Observed: Son's creativity knows no bounds

 

Observed: Son's creativity knows no bounds

 

Date: May 16, 2012
by: Michael Eng | Managing Editor

 
 

 

When our 4-year-old son, Lyric, was an infant, my side of the family took great joy in how much he looked like me as a baby. They pulled out photos to compare, and, as my grandmother put it, “He looks like Mikey — but better looking.”

I agree. And even if I didn’t, I know better than to argue with my grandmother.

But, despite the physical similarities early on, Lyric quickly showed he was a person all his own. His predilection for math and science stood in stark contrast to my love of all things creative. And much to my dismay, he soon preferred working jigsaw puzzles with my wife to playing drums with me.

So, when he received an invitation to a create-your-own-clay-piece birthday party for one of his preschool buddies, I couldn’t help but wonder: How would his piece compare to those of his friends?

It’s safe to say Lyric likely will not pursue a career as a master sculptor.

Wearing his art apron, Lyric sat patiently and quietly with his hands folded on the table as the teacher went through the instructions for creating a clay animal.

It could be anything, she said. Let your imagination run wild.

Even before we arrived, I decided I would let Lyric complete the project on his own. I’d simply assist.

Lyric eyed the large ball of clay curiously.

“What do you want to make?” I asked him.

“A ball,” he said, proudly.

“No, no,” I tried to explain. “We’re going to make an animal with this ball. What animal do you want to make? A dog? Cat? How about a turtle?”

Lyric thought about it for several seconds as I repeated his options. He reluctantly decided on a turtle. We rolled out the ball, stuffed newspaper inside and squished it back together to form a body. We then used a second piece of clay to form a head.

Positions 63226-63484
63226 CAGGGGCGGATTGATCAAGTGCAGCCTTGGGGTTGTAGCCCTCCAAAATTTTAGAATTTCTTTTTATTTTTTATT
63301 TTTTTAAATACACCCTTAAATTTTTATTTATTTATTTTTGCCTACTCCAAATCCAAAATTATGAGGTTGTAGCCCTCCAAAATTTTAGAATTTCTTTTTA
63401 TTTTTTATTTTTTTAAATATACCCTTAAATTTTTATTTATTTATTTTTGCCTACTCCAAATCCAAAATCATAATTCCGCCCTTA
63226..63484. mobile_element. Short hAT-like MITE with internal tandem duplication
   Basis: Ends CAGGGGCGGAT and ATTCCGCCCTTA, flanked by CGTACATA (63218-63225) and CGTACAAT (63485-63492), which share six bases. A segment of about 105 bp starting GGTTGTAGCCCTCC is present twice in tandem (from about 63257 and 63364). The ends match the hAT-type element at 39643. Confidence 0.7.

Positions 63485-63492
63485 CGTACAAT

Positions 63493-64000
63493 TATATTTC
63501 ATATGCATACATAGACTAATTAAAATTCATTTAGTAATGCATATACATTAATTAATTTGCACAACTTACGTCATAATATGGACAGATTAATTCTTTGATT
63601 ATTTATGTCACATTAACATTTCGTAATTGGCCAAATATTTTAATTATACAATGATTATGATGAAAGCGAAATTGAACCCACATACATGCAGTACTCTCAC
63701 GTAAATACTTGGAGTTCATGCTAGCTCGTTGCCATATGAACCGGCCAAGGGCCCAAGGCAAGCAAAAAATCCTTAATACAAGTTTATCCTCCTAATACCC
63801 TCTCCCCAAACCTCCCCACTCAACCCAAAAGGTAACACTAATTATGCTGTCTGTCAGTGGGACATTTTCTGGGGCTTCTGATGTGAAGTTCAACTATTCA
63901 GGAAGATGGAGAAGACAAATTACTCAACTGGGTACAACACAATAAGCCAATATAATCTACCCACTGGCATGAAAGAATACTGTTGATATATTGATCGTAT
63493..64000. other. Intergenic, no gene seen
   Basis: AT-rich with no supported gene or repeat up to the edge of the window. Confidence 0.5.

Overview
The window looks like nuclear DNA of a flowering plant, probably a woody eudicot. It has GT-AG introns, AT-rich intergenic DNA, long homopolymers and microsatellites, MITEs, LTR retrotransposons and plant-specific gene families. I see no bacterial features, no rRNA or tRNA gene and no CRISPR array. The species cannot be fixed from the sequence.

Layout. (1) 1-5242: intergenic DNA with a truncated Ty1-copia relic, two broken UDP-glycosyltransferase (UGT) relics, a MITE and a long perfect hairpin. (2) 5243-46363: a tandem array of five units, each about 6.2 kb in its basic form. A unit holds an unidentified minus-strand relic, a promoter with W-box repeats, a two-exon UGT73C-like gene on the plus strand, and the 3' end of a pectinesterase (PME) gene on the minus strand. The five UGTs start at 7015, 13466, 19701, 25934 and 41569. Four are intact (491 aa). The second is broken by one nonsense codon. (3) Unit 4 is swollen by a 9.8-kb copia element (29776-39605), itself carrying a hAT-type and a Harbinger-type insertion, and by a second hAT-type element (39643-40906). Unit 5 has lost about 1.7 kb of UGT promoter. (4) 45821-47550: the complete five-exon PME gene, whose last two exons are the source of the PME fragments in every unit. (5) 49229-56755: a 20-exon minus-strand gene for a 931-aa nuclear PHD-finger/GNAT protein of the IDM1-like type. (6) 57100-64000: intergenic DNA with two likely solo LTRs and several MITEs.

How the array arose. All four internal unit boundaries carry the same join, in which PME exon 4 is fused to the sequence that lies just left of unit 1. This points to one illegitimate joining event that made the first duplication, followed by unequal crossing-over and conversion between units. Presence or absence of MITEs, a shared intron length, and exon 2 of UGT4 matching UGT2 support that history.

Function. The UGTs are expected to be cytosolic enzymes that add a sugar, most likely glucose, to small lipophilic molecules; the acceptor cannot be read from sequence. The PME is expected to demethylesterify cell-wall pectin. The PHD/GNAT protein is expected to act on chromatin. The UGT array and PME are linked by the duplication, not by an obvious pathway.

“OK, so now you have to use your hands to make it look like a turtle,” I advised.

Lyric took his fingers and pinched out some tiny legs and a tail. Then, he took one of the clay tools and scraped some striations along its back. He was having a grand time, but truthfully, his creation barely looked like a turtle. I took a quick glance around the room. One kid made an exact replica of Snooty the manatee. Another had his creation standing up on two legs. A third had facial features. It looked pensive, like it was considering the finer points of Shakespeare.

When it was time to paint, Lyric didn’t choose coordinating colors or even separate hues for different parts of the creature. Rather, he chose all the colors and outfitted his turtle in some strange tie-dyed mess from head to tail.

But when he was done, Lyric put his paintbrush down and sat back in his seat. His face beamed as he looked up at me.

“It’s amazing!” I told him, truthfully. “You did such a great job!”

And it was: An original creation by my boy. It was by far the best sculpture made that day.

Following the birthday cake, Lyric had a chance to tour the art center and see the different kilns. And as the instructor explained how all the animals would cook, turn hard and become fragile in the end. I could see all the information soaking into Lyric’s brain. He lingered in the room, taking a few extra seconds to examine the kilns before before we left.

Last week, Lyric’s creation finally came home after its time in the kiln. I unwrapped it and handed it to him.

“Oh!” he said as he held it in his lap. “It’s my lizard turtle! We have to be careful with him. He’s breaked-able.”
And that’s when I realized: Lyric’s creativity that day had nothing to do with the clay or the paint. He wanted to create a new species.

So he did.

 

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